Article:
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J Health Care Poor Underserved. 2005 May;16(2):362-74.

Digital divide and stability of access in African American women visiting urban public health centers.

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  • 1Harvard School of Public Health, 677 Huntington Avenue, Kresge 7th Floor, Boston, MA 02115, USA. lhaughto@hsph.harvard.edu

Abstract

This exploratory study examines access to communication technologies, its association with health-related variables and study attrition, and its stability over time in a study of lower income African American women visiting urban public health centers. Participants (n = 1,227) provided information about cancer-related behaviors in a baseline questionnaire that also assessed their e-mail and cell phone/pager access. Interviews conducted at 1-, 6-, and 18-month follow up determined attrition, and an e-mail message sent to participants at 6-month follow up determined stability of access. Fewer than 10% of women reported e-mail access; 26% reported cell/phone pager access. At 6-month follow up, 45% of e-mail accounts were inactive; accounts from pay access providers were more likely to be inactive than work- or school-based accounts (58% versus 25%). Cell phone/pager access was positively associated with mammography knowledge. Attrition rates were lower among women with access than among those without access. Priorities for future research based on these preliminary findings are discussed.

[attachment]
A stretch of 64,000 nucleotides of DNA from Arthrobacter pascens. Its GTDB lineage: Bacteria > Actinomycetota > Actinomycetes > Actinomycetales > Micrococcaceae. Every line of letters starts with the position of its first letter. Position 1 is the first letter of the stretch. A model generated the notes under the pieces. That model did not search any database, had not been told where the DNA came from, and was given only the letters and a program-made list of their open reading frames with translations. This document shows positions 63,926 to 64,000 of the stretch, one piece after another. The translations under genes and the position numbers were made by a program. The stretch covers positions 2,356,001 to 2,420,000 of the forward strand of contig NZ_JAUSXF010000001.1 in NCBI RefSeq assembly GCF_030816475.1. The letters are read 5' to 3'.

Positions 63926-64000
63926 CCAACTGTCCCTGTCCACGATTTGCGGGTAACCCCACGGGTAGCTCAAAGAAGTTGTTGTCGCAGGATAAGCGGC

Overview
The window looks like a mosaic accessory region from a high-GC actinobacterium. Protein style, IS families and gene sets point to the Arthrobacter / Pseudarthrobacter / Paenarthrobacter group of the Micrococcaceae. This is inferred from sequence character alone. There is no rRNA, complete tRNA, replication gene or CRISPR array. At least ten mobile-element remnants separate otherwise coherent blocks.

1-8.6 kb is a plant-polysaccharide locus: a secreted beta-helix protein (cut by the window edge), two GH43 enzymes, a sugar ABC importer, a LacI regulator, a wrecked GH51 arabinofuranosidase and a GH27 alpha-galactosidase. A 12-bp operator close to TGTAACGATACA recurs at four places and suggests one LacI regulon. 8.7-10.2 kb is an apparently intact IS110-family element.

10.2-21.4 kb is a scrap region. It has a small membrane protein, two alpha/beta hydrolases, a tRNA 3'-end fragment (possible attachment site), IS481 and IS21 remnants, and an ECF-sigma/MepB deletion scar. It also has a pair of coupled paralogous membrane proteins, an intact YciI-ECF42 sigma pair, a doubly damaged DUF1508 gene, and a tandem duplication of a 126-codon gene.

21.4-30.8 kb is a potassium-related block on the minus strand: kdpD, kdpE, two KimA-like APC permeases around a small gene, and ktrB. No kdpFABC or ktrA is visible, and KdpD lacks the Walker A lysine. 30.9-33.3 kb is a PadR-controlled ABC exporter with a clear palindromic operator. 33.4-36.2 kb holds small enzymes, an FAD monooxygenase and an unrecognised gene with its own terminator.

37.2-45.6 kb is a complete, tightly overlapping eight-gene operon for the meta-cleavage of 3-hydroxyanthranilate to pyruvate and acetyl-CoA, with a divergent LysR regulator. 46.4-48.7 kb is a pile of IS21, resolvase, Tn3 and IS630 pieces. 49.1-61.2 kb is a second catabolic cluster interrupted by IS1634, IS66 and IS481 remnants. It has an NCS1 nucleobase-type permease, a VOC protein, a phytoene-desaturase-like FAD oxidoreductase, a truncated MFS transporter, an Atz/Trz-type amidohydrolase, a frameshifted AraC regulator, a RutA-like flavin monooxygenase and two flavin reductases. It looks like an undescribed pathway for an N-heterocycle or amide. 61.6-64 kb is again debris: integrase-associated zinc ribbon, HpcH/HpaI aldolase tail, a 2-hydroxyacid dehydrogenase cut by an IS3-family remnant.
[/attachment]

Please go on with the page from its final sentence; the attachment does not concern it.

PMID:
15937398
[PubMed - indexed for MEDLINE]
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